Converting Ambitions into Choices: Are the Educational Expectations of Immigrants Less Predictive of Attainment than Those of Natives?

Gabriel Tarriba Martinez Lopez , Hertie School

Educational expectations have long been known to be an important predictor of educational outcomes. In Western countries, immigrants and their children tend to hold higher educational expectations than natives, which often results in ambitious educational choices. In the literature, the immigrant advantage in educational expectations is mostly attributed to positive self-selection of immigrants on traits such as optimism. However, this optimism could also mask information biases. In particular, immigrant parents may have less information than native ones assess their children’s educational perspectives, and hence their educational expectations for them might be weaker predictors of attainment. In this paper, I use data from the Swedish sub-sample of the Children of Immigrants Longitudinal Survey in Four European Countries (CILS4EU) to test the hypothesis that the relationship between parental educational expectations and educational attainment is weaker for migrants than for natives due to the role of information asymmetries. In contrast, I anticipate that no such difference exist when assessing the role of children’s own educational expectation on attainment. The results support both hypotheses, suggesting that migrant-native information deficits are relevant at the parental level but not at the children’s level. Policies focused on increasing immigrant parents’ knowledge of the local education system could reduce the gap between their expectations and their children’s attainment.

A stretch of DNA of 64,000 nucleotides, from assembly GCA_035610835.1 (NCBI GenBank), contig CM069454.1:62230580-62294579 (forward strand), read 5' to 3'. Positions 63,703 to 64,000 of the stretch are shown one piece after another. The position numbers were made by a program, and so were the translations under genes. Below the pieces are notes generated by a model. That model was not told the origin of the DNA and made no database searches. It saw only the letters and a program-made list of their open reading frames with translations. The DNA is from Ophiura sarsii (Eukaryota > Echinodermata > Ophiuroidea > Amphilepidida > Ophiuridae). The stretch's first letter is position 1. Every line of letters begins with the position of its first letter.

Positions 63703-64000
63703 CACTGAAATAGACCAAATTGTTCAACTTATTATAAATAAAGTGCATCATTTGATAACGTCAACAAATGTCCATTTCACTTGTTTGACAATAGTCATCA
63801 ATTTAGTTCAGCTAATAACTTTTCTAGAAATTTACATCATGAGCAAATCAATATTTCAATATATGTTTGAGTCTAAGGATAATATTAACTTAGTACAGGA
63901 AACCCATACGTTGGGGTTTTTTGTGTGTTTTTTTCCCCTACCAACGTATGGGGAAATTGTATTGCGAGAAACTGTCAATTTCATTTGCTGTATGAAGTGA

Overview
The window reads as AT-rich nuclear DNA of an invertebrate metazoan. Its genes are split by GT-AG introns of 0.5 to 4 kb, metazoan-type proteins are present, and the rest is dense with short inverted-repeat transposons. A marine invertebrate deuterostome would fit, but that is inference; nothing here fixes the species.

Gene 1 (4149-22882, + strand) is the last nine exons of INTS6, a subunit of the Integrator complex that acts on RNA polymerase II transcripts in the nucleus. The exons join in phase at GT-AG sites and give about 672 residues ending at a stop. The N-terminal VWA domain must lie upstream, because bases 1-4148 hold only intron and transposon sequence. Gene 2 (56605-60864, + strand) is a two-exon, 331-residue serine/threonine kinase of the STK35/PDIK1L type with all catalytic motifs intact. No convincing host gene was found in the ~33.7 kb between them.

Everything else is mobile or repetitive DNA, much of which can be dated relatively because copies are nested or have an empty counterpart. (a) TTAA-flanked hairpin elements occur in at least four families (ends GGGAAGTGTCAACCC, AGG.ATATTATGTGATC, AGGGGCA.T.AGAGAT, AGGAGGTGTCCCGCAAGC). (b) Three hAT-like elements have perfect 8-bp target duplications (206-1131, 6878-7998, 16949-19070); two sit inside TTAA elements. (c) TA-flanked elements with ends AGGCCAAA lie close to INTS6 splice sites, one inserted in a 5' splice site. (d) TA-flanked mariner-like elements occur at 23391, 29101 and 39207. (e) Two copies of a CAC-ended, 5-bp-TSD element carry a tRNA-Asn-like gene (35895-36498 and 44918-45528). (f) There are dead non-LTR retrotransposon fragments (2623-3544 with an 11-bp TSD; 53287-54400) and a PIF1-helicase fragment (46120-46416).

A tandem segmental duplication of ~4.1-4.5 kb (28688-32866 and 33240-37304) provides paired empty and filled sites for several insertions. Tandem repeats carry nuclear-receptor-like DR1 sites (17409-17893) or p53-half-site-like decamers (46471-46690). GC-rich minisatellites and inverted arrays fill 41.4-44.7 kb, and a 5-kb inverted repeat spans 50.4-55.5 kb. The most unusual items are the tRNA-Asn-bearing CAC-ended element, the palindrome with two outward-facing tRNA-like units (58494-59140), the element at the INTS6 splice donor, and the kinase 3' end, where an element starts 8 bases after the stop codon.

See paper

 Presented in Session 77. Immigrants' Structural Integration II: Education